Governor Ron DeSantis takes the recommendations made by the Marjory Stoneman Douglas (MSD) Public Safety Commission seriously, but most of them require the legislature to take action. The commission has been investigating the Parkland shooting since April of last year and submitted their findings in a January report. DeSantis isn’t waiting for legislature to see changes made and pushed some of the commission’s recommendations forward Wednesday.
For one, DeSantis is requiring school districts to provide extensive information on any leniency programs they may be implementing including the PROMISE program. This will help the Department of Education and Department of Juvenile Justice review these program and determine their effectiveness. The department will submit their report on this issue to the Governor and legislature in time for the next school year.
The PROMISE program was designed to lower the rate at which students were being arrested and kicked out of school by requiring them to undergo counseling for their infractions instead. The program was the defining achievement of Superintendent Robert Runcie’s career. When Runcie became the superintendent of Broward, the seventh largest school district in the country, it had the highest number of student arrests, expulsions and suspensions in the state of Florida. The PROMISE program lowered these statistics but was criticized after the school district was accused of not taking the Parkland shooter’s threats seriously. The program was also supported by former Broward Sheriff Scott Israel who was suspended for his performance leading up to the Parkland shooting. After a series of heated, closed door meetings, many in Broward county want to see Runcie outed too, but the Governor claims he doesn’t have the authority to suspend appointed Superintendents. “When you don’t have accountability in the schools, you are in effect teaching people that there’s not be going to be accountability outside the schools,” DeSantis said of the PROMISE program. While his order that the program be reviewed will not end the program, it may get the ball rolling in that direction.
Secondly, DeSantis called for the Commissioner of Education to extend the period in which a sheriff can apply for funds allocated to the Coach Aaron Feis Guardian Program. Coach Feis responded to the scene of the Parkland shooting as a school safety monitor and was shot down by the killer. The program would allow certain school staff members – such as safety monitors, janitors and principals – to carry a gun on campus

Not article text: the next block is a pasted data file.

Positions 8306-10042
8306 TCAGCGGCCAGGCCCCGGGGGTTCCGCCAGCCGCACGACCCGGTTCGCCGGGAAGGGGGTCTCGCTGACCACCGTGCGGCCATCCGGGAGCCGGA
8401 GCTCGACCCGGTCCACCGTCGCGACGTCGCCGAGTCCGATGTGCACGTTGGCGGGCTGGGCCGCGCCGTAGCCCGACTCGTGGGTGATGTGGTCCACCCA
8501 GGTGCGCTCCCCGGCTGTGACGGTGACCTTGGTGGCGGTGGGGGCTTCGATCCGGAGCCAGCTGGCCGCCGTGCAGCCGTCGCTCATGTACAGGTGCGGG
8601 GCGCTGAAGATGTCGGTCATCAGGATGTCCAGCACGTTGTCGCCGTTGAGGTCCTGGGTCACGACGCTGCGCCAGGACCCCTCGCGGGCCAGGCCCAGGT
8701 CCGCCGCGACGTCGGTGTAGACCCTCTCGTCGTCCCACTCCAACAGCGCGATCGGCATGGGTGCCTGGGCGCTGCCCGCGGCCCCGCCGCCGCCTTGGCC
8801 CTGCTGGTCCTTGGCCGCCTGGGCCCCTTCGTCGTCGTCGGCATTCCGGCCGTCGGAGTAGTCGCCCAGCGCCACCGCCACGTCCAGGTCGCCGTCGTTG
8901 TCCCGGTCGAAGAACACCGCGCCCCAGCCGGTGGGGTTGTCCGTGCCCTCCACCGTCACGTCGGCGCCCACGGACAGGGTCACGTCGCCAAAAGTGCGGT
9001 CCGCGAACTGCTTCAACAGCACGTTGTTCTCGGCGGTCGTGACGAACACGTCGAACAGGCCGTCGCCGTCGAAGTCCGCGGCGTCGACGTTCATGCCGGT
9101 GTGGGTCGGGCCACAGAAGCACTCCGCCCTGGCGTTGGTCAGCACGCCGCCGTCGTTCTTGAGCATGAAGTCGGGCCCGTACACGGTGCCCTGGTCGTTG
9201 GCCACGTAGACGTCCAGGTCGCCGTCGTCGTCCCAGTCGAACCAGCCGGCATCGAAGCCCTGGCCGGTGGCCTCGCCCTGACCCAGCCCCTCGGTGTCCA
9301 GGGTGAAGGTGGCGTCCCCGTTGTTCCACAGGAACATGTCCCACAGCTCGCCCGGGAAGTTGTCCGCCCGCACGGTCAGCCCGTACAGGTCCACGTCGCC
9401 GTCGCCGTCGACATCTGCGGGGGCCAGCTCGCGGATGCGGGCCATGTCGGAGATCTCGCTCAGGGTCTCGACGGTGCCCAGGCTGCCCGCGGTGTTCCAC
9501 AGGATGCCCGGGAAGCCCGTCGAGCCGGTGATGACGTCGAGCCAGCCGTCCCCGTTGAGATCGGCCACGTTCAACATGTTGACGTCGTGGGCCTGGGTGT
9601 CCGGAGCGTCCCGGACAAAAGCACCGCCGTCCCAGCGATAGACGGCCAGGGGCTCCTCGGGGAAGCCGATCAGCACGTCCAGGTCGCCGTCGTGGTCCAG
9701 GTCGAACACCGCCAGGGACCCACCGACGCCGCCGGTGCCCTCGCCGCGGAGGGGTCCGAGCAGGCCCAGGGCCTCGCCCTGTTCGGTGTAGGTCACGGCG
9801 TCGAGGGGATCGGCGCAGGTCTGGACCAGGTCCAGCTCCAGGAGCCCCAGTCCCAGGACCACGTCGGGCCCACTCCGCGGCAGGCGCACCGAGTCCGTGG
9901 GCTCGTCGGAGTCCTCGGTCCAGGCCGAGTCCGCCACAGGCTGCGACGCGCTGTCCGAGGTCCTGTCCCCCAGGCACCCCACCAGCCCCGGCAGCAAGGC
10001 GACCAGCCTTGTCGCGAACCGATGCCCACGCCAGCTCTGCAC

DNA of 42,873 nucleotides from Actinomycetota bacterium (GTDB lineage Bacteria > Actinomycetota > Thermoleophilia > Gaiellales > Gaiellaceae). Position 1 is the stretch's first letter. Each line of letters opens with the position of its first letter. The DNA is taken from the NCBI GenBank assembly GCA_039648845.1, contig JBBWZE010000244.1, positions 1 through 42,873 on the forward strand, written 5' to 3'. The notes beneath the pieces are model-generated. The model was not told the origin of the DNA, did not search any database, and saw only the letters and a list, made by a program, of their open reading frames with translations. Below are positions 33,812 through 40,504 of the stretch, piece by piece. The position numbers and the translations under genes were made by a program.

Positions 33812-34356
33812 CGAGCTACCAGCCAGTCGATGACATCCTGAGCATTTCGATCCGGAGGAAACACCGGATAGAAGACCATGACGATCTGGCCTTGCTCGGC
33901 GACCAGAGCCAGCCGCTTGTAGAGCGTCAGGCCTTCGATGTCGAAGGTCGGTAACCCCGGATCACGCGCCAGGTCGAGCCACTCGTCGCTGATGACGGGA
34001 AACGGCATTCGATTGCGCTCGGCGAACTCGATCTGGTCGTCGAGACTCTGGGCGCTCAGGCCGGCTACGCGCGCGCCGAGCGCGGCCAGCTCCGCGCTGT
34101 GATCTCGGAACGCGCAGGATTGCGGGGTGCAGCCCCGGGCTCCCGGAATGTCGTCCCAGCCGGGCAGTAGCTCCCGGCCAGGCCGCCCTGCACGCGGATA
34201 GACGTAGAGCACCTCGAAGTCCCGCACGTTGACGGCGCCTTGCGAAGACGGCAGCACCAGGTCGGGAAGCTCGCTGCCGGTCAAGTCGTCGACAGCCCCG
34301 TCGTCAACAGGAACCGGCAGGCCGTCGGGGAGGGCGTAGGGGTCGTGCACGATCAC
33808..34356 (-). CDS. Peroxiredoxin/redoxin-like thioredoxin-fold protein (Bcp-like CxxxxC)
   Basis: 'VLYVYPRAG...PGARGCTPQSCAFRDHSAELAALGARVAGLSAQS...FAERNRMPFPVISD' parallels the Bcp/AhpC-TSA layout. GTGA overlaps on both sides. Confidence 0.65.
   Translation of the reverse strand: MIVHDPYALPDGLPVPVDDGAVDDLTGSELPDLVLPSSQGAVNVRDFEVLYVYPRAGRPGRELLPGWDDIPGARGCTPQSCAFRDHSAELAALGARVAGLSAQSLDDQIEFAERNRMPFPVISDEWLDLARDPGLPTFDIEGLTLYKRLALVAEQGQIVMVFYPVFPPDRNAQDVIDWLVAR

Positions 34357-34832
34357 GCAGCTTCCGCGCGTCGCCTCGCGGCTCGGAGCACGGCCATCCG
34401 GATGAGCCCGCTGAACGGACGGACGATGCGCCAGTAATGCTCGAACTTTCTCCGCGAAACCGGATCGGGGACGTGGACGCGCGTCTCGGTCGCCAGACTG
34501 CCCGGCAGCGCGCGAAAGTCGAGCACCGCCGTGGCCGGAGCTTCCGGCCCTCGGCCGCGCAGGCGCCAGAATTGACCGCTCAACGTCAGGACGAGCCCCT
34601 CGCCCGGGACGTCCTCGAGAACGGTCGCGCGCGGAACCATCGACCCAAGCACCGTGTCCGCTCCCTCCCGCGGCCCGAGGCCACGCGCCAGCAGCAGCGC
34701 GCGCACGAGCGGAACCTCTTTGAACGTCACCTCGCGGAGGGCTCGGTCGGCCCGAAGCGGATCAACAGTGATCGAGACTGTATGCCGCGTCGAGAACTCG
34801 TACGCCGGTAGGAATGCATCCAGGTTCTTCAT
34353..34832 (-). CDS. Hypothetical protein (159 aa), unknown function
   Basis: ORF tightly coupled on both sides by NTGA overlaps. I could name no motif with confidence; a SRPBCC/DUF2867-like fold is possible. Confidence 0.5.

in participating school districts. Teachers are currently barred from participating in the program. These staff members would be required to undergo active shooter training by the county sheriff’s office and receive approval by their school supervisors and sheriff’s office before becoming a guardian. Most of the money put aside to fund the implementation of this program is unused and now, sheriffs have six more weeks to apply for it. However, many sheriffs in Florida avoid using the program because their insurance companies tell them that it is a liability. This led the MSD Public Safety Commission to require sheriffs to implement the program for any school district who votes to have it implemented.
Thirdly, DeSantis called for the Department of Education to submit best practices for school hardening and harm mitigation to his office and to the legislature by July 1st. He also called on the Commissioner of Education to inform schools on how to comply with current laws regarding school resources officers (SROs) and guardians. Many counties in Florida struggle to meet these requirements because of the sheer number of schools they protect. Pinellas County Sheriff and Chairman of the MSD Public Safety Commission, Bob Gualtieri has stated that he does not have enough staff to put SROs in all 76 elementary schools in his county. This is part of the reason why he encouraged the commission to recommend that teachers be allowed to become guardians. Guardians would help sheriffs in densely populated counties put armed security in the schools without pulling from their already stretched staff.
Finally, DeSantis called for the Department of Education to create a system to access, collect and analyze data on potentially dangerous students. As is often the case with mass killers, the Parkland shooter’s violent fantasies were broadcasted online. In a YouTube comment, he specifically threatened to shoot up a school, but his threats were not taken seriously by law enforcement. DeSantis will also be making changes to how law enforcement handles threat assessments. “We actually do it at FDLE (Florida Department of Law Enforcement) in terms of threats against me and the First Lady. They don’t just wait till something happens. They’re proactive,” DeSantis said. “If they’re being proactive to protect me, why aren’t we being proactive to protect everybody else?”
Later in the evening Wednesday, DeSantis called for the Grand Jury to investigate the conduct of the Broward school district. He did not discuss suspending school board members or Runice, saying that his authority to do so is unclear to him.
The actions of DeSantis in regards to school safety may put pressure on the legislature to also take action by putting high stakes attention on any gun legislation which hits the floor of the house. The legislative session begins in March.